Varieties of Muslim Experience
Encounters with Arab Political and Cultural Life
In Varieties of Muslim Experience, anthropologist Lawrence Rosen explores aspects of Arab Muslim life that are, at first glance, perplexing to Westerners. He ranges over such diverse topics as why Arabs eschew portraiture, why a Muslim scientist might be attracted to fundamentalism, and why the Prophet must be protected from blasphemous cartoons. What connects these seemingly disparate features of Arab social, political, and cultural life? Rosen argues that the common thread is the importance Arabs place on the negotiation of interpersonal relationships—a link that helps to explain actions as seemingly unfathomable as suicide bombing and as elusive as Quranic interpretation.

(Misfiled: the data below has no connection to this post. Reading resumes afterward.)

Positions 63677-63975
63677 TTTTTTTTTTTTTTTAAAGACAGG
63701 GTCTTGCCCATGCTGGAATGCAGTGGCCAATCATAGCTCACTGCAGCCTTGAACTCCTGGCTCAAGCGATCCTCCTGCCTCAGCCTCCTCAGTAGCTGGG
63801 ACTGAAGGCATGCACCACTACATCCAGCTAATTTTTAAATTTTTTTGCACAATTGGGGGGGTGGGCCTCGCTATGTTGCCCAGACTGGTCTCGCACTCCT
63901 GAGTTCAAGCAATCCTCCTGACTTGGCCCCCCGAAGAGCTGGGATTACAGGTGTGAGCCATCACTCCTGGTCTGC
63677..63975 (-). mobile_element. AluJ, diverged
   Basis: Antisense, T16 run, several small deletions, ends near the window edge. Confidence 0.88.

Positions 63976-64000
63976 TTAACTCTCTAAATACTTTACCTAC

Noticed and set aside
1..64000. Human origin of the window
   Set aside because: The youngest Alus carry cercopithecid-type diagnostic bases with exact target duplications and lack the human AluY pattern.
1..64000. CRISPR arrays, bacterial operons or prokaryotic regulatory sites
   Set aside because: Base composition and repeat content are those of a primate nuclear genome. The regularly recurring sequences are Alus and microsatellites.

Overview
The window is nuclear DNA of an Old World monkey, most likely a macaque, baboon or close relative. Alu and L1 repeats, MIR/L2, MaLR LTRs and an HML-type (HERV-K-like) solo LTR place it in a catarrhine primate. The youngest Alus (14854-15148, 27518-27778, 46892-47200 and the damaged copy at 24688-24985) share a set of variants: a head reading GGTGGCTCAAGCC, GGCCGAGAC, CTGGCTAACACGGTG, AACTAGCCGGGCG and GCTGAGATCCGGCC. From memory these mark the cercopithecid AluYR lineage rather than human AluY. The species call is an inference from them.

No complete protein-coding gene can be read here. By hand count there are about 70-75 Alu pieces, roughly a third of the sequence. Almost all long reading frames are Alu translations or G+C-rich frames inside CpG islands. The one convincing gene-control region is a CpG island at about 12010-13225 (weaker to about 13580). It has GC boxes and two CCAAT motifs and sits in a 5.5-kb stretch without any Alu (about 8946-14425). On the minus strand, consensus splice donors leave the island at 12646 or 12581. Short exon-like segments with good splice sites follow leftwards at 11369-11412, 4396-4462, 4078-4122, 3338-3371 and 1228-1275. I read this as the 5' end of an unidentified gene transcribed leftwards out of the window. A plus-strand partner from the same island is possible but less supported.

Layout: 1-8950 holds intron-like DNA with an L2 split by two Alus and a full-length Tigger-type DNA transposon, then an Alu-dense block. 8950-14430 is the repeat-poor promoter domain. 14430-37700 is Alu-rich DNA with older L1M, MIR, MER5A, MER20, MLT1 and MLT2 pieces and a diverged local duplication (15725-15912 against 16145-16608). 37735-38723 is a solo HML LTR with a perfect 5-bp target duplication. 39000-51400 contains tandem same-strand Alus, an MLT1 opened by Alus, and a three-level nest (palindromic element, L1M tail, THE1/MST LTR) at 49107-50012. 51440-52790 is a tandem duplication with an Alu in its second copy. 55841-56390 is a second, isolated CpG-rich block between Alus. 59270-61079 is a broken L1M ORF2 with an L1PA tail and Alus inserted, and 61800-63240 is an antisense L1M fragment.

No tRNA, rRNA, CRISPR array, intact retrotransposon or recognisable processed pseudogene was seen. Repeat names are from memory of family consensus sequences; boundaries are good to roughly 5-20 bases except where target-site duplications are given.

Written with eloquence and a deep knowledge of the entire spectrum of Muslim experience, Rosen’s book will interest not only anthropologists and Islamicists but anyone invested in better understanding the Arab world.
Introduction: Presenting and Re-presenting Islam
ONE Just and Not Just
1 Junk Democracy
2 What (If Anything) Went Wrong? Personalism, Institutions, and the Unfractionated Self
3 Why Do Arab Terrorists Kill Themselves?
4 On the Meaning of Ownership: The Problematic of Property in Moroccan Culture
5 Islamic Concepts of Justice
TWO Readings and Re-readings
6 Reading the Koran through Western Eyes
7 Why Portraits Hold No Meaning for Arabs
8 Protecting the Prophet: Understanding Muslim Reactions to the Danish Cartoon Controversy
9 Theorizing from Within: Ibn Khaldun and the Understanding of Arab Political Culture
THREE Representatives and Representations
10 Knowledge Forms: Scientists as Fundamentalists
11 Expecting the Unexpected: Cultural Components of Arab Governance
12 Power and Culture in the Acceptance of "Universal" Human Rights